10. pbmgarden says:

    After your stormy experiences this week the Acacia and friends make a resilient statement in that beautiful vase. Great strong color. I’d love to touch the flowers and smell their bouquet.

  11. I have to go look up plovers? I am acquainted with the Albizia which is a trash tree in the Southeastern US, though yours resemble the Sunshine Mimosa (Mimosa strigillosa) that is a flowering perennial here? They also do not last long in a vase. I am glad The PIanist enjoys chopping up trees – my husband is the same way, the bigger the chainsaw the better..and hopefully the tree falls over before the chopping begins.

    • Chloris says:

      The plover is a bird with several names including lapwing and peewit.
      No, it is a tree. We call it mimosa but it is actually a wattle. The Latin name is Acacia and it comes from Australia.
      My husband doesn’t mind chainsawing but he has developed quite a liking for wood chopping with a maul. I never thought I’d ever see such a thing from a man who believes in the dignity of labour so long as it is not his labour.

      • Laughing about the Pianist, my husband was explaining to me how building demolition can be fun!? I think the Wattle may grow here, there are many Acacias, will look it up.

  12. That’s a shame about your birches. Are you considering planting any new ones? I did not know there were Mimosas in the south of France. It’s a lovely flower, surely. I have never smelled one. I had always assumed this tree was from subtropical East Asia.

    • Chloris says:

      I have planted some small birches and last week I bought a couple more. These mimosas are from Australia and were originally imported for gardens. The garden escapes have now made huge forests which endanger the native flora of the Estoril. But they are pretty.

  13. snowbird says:

    Oh nooooo….your poor trees! Such a shame. We lost one too but it had died the year before. At least you’ll have the wood for the logburner next year. I bet you constantly yell….watch those daffs at the pianist as he works. I do too hubs. Beautiful arrangement. Wish I could smell it!xxx

    • Chloris says:

      We lose so many trees here that we have a plentiful supply. No, I daren’t ask him to be careful of flowers when he is working. It makes him incredibly bad tempered when he is dicing with death with the chainsaw and I yell ‘Watch out for that daffodil’.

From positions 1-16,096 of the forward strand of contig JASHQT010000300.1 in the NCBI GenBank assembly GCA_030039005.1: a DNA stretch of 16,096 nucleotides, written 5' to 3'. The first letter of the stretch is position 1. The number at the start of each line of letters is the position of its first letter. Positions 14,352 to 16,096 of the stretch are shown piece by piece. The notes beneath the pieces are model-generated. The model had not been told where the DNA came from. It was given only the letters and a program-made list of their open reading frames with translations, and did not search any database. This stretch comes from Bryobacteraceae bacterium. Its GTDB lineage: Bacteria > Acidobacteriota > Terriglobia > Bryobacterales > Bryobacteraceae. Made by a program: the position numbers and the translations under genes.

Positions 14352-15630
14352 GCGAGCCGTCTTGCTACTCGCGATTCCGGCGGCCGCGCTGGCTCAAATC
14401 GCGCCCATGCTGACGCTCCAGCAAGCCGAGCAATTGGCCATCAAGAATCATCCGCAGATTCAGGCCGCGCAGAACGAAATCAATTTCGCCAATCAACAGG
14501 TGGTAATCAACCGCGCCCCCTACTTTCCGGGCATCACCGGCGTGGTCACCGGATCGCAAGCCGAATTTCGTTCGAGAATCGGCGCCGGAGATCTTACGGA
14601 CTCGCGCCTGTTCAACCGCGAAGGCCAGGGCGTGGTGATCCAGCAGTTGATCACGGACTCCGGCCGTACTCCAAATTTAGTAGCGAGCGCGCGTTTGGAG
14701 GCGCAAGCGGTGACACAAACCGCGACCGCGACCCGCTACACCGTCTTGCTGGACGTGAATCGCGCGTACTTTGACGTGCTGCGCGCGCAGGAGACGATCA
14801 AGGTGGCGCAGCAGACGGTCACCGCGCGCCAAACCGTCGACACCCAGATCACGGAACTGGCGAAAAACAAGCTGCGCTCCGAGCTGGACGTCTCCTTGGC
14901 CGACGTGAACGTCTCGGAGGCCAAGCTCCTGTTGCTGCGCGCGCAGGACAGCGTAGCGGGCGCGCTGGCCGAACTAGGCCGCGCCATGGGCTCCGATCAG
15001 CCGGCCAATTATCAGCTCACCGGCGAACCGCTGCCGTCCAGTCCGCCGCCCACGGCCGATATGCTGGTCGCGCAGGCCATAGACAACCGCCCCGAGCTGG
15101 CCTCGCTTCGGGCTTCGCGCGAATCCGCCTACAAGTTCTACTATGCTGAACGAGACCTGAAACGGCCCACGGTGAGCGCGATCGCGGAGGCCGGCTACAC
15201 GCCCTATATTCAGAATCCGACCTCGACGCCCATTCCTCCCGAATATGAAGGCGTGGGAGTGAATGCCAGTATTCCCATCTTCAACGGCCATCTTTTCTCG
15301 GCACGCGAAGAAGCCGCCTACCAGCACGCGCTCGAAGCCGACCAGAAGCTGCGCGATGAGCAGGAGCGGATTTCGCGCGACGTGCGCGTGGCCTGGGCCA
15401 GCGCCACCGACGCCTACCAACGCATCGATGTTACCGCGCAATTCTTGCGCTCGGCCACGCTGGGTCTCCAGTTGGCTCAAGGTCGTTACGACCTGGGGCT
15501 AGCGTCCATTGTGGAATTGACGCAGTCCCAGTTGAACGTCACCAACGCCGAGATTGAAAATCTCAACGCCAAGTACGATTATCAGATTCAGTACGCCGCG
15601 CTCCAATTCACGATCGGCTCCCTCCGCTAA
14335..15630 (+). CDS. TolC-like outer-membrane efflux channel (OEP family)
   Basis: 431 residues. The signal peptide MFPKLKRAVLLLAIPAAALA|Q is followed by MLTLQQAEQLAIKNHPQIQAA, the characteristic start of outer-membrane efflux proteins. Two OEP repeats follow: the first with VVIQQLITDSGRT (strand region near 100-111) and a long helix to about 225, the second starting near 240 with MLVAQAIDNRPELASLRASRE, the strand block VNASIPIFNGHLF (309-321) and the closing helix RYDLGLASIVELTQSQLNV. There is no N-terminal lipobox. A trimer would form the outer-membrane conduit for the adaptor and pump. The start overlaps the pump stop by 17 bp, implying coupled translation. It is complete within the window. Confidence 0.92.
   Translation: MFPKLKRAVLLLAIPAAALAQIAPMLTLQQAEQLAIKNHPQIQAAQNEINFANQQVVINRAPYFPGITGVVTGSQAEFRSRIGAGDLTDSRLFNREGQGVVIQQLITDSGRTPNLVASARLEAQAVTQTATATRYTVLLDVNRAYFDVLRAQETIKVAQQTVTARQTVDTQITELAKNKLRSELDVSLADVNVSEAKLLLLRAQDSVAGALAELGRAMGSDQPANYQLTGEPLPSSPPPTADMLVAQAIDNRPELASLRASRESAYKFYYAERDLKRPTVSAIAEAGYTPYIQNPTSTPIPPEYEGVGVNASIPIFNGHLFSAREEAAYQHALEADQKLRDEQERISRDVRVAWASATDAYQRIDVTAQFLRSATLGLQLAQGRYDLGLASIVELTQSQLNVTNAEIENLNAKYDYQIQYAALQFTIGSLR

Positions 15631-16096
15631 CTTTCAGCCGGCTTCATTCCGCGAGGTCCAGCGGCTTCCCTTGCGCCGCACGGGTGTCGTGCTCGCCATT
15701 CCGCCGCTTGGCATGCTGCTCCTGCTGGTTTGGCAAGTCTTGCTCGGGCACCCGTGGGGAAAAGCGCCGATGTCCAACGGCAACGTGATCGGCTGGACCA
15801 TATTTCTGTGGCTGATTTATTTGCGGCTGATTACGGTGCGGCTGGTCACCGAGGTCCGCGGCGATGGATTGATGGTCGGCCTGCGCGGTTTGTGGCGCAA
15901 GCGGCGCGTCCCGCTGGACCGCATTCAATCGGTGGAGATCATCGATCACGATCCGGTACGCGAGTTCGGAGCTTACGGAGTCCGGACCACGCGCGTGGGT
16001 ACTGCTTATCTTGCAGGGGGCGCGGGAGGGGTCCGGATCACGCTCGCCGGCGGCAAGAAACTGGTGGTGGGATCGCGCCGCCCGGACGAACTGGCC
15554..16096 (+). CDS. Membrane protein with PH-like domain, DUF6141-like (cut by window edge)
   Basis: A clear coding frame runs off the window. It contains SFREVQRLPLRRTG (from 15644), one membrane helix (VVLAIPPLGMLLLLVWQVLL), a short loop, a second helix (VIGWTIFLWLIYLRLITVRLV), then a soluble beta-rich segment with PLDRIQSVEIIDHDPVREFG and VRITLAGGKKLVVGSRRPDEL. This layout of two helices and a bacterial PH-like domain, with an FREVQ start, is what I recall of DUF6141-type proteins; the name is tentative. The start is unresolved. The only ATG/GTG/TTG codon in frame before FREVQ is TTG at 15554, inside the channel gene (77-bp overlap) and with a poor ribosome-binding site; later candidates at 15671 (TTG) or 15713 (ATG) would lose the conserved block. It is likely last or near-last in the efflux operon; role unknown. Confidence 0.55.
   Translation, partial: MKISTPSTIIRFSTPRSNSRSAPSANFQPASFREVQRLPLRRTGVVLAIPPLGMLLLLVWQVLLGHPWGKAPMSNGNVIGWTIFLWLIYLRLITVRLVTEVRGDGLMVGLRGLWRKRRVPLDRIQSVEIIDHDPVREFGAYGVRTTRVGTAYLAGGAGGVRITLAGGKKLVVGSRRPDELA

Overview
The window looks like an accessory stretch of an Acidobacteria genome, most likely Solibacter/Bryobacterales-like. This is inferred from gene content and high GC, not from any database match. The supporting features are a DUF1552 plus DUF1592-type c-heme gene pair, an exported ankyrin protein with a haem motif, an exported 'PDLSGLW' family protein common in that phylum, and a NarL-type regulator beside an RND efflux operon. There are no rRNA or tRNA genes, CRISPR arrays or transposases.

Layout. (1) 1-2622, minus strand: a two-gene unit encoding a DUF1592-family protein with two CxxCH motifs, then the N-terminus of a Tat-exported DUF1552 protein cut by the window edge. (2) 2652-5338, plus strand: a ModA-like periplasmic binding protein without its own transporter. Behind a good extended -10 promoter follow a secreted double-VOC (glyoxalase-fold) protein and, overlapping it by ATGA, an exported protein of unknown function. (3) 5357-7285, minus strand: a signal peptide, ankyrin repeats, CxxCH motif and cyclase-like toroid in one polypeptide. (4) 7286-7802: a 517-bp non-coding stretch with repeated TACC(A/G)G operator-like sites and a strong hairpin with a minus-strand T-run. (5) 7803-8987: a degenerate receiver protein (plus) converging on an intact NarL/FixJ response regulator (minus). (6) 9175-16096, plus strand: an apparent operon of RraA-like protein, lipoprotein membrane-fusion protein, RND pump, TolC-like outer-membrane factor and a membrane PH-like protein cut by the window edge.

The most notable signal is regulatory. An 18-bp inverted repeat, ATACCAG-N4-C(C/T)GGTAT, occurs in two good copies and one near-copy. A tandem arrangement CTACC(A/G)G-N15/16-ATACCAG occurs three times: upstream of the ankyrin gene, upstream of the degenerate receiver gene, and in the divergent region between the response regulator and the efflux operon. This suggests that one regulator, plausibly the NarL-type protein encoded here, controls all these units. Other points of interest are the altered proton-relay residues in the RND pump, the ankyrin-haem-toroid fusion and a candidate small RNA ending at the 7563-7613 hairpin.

14. Brian Skeys says:

    A cheerful post of Spring colour. It is sad about your trees, they do not look that old to be blowing over.

    • Chloris says:

      Thank you Brian. I think my trees are weakened by honey fungus which is a scourge all over the garden.

      • Brian Skeys says:

        Oh, I do feel sorry for you. I did read that mulching with mushroom compost could help trees with honey fungus in the early stages, although I have not read anything about it since.

  15. Cathy says:

    Ahh, that February magic has worked and I can almost smell the mimosa blossom. Sad to see another tree has come down. We were lucky this time and only suffered damage to a fence as a huge old pine toppled onto it from the neighbouring woods (blocking our lane and taking our phone line with it!)

    • Chloris says:

      These storms one after another are really worrying to gardeners. And losing telephone wires too. How awful for you. Our fence has gone now too.

  16. Anna says:

    Sorry to read that one of your birch trees didn’t come through last weekend’s storm Chloris. I hope that your garden escapes from any damage from this weekend’s predicted hooley. I trust that your greenhouse is in a sheltered spot for you to be seeking sanctuary in there. The mimosa looks delightfully fuzzy. I would love to be able to smell it.

  17. Chloris says:

    The latest storms just brought down some fence so for now my trees are safe. I have 2 greenhouses and both survived with no damage. The mimosa will probaby outgrow the greenhouse next year and then I don’t know what I will do. It is a gorgeous thing.